When he was nearing the end of his PhD in engineering, Glenn was not yet sure what career track he wanted to pursue, but was mindful not to close any doors as he was considering opportunities. He advises students in a similar position to consider factors like broad research/narrow focuses, classified/unclassified research, and research versus management. He ultimately elected to go to the National Labs at Sandia, where he worked for 28 years at 5 “mini-careers.” As a technical scientist, he performed benchwork on multiple projects. Eventually moving into a managerial position, he helped guide teams of scientists. Glenn found it very rewarding to help high-capacity scientists achieve what they are capable of.


Panel Q&A Session:


Q: Do you move from bench to management as a PI at a national lab (in the same manner as you would in academia)?

A: (Aindrila): it depends. Some people have a small lab and work at the bench next to everyone, others move as the lab grows- teaching and performing select protocols and then moving to management role as they get more funding (if a group is bigger than 8, that’s big).  Once you are guiding the research of a big group, you need to focus more on this and have less time for bench-work (similarly to academia).  You spend much more time on grant-writing, meeting the mission of the project that funded you, mentoring, budget management, etc.

Q: What are your hours like?

Glenn/Aindrila: Hours can be more flexible than for an Assistant Professor in academia; most people stay in lab until 6 or 7 pm;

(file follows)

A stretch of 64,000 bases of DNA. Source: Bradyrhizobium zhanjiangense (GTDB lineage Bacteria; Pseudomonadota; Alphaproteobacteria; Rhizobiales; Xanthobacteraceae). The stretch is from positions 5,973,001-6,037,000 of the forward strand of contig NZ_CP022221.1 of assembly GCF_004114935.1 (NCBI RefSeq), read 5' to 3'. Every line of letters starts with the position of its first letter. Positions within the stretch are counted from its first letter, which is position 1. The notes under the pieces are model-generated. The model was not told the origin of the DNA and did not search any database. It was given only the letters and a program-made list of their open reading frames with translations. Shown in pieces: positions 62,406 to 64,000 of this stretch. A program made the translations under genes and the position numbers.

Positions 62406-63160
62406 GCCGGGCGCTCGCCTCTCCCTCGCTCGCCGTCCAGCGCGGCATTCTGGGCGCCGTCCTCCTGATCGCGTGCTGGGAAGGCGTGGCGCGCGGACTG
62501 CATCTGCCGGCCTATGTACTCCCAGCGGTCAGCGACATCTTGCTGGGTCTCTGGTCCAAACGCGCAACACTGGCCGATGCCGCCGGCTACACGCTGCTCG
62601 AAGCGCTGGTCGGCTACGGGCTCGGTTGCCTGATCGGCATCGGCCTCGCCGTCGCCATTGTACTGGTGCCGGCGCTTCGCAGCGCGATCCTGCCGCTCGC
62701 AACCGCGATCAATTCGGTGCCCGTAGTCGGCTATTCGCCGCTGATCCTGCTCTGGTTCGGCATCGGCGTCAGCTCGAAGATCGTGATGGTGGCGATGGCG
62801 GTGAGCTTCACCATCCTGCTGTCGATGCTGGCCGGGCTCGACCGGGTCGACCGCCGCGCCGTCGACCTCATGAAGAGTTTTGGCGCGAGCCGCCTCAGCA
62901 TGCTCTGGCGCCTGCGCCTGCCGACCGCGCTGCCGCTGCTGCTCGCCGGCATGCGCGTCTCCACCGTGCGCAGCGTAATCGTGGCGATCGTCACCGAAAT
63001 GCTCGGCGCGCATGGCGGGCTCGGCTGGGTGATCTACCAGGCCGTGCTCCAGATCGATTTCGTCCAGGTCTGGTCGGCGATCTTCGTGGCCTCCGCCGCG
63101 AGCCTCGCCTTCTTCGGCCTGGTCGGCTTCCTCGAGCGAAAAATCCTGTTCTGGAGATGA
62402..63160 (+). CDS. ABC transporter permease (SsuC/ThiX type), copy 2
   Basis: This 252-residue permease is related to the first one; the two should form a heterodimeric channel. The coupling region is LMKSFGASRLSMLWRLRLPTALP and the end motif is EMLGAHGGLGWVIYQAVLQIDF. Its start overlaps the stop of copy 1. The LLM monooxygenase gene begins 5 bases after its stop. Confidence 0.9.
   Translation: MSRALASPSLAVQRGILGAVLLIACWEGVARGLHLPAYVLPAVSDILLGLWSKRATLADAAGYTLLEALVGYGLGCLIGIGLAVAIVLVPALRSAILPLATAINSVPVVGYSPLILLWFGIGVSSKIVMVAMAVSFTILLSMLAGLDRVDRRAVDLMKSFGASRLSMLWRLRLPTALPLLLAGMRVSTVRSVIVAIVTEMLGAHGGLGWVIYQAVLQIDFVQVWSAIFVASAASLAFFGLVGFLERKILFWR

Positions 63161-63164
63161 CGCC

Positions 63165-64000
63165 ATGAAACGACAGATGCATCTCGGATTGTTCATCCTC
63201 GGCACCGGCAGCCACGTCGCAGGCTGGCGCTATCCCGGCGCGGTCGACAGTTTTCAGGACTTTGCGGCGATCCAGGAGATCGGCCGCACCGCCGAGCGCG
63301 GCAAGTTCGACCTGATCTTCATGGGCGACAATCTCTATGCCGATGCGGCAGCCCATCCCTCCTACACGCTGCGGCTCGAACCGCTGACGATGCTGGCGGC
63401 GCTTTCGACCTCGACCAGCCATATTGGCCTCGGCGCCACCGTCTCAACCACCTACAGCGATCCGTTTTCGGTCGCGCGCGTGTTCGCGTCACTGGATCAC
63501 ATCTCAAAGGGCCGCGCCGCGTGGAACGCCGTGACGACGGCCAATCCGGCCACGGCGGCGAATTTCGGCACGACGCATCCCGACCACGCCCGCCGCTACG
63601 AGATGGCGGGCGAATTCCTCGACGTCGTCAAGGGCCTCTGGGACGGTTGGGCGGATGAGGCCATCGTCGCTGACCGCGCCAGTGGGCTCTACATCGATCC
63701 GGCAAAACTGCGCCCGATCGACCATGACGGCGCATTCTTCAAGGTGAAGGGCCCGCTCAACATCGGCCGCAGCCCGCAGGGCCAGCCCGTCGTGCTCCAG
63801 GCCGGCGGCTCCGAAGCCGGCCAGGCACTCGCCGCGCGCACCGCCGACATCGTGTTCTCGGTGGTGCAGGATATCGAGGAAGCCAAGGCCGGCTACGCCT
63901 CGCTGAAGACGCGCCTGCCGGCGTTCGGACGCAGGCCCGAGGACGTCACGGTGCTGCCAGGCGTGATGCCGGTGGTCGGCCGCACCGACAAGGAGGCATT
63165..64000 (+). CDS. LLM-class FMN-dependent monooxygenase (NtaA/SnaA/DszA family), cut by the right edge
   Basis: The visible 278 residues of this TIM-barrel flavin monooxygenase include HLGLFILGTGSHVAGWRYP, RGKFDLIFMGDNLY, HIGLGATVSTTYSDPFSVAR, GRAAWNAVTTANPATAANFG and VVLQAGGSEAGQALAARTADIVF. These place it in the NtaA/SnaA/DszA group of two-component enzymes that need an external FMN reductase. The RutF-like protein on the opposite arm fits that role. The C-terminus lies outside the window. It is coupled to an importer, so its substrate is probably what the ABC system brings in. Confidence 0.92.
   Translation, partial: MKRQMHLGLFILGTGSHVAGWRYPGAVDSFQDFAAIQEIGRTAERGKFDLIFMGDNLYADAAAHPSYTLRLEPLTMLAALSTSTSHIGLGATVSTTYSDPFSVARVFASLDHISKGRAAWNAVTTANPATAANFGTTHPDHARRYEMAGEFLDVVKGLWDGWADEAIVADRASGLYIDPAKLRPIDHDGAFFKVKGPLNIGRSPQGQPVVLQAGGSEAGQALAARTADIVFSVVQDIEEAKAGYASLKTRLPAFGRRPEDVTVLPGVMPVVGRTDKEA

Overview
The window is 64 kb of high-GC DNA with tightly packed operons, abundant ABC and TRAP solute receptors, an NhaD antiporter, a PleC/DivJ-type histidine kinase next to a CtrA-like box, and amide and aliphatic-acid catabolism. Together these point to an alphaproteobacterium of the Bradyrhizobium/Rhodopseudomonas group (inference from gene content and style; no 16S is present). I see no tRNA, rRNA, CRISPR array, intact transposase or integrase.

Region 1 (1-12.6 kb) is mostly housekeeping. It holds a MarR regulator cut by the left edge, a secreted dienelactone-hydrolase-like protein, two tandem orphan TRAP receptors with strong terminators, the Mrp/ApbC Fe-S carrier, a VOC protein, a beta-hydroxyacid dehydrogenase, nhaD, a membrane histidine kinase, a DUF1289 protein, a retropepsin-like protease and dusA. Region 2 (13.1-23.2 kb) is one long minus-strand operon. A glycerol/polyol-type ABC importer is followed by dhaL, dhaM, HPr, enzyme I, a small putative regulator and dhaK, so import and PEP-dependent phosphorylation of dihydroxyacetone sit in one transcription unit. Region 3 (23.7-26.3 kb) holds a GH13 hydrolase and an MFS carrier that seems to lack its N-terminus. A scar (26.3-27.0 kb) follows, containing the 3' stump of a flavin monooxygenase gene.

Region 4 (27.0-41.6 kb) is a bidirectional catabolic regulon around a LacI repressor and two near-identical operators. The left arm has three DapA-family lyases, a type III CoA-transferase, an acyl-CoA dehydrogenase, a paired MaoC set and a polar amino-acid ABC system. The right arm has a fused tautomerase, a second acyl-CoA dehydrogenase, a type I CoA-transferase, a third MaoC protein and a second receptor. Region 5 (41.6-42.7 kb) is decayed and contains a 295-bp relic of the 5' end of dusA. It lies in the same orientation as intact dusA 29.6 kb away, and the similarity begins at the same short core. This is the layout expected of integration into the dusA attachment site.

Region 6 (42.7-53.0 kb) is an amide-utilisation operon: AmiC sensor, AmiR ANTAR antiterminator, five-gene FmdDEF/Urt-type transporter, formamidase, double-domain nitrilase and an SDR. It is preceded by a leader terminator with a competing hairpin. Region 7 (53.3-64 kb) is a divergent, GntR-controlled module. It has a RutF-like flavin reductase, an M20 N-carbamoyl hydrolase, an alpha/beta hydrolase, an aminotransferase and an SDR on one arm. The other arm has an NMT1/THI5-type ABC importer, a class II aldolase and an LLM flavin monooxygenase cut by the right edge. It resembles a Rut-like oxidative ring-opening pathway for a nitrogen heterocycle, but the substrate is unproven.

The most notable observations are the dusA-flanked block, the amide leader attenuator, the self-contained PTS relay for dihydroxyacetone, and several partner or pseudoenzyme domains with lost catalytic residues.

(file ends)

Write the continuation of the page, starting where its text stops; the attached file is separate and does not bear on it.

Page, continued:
Yaw: Depending on whether you’re meeting with people working in the DC office (probably a rare case), sometimes your day can start at 5:30 am.

Q: What is career trajectory like as a scientist at a national lab (from joining)


  1. You can be hired onto a team to work on a specific project. There isn’t necessarily an expectation that you’ll stay in this position. Most people will move on to positions elsewhere.
  2. You can also enter as a career scientist, which has multiple steps:
    1. Research Scientist or Early Career Scientist
    2. Staff Scientist (after rigorous review of your grant record, project completion, leadership).  Many people will work as a staff scientist for their whole career.
    3. Senior Scientist (after a review similar to tenure review)
    4. Distinguished Scientist (very rare)
  3. Fellow: fast-track to Senior Scientist position. This happens when the lab reaches out to people they identify (known to the lab) to recruit them: they are fellows for 5 years, then are directly considered for Senior Scientist position.


Another trajectory is from PhD to Research Scientist at National Lab where you develop your research, and then transition into entrepreneurship.  People think of National Labs as “slow” in this area, but they have long encouraged the development of Intellectual Property.  One way the lab is now encouraging this is via the experimental Cyclotron Road entrepreneurship accelerator, which allows researchers to commercialize research findings into start-ups (this also happens at JBEI).


Q: Does having a post doc at a National Lab make it more likely that you will be a research scientist there?

A: It is rare for post-docs to become to Research Scientists. A post-doc is not the main path to Staff Scientist positions.  This does happen, but it is also very common to get hired from an academic post doc, and hiring depends on funding.

Q: How do post-doc hirings work at a national lab?  Do you need to have your own funding?

A: If post-doc positions are posted, then there is usually funding.  If someone approaches the PI and has their own funding, they can also get hired that way.  Posted positions imply that there is funding to support them.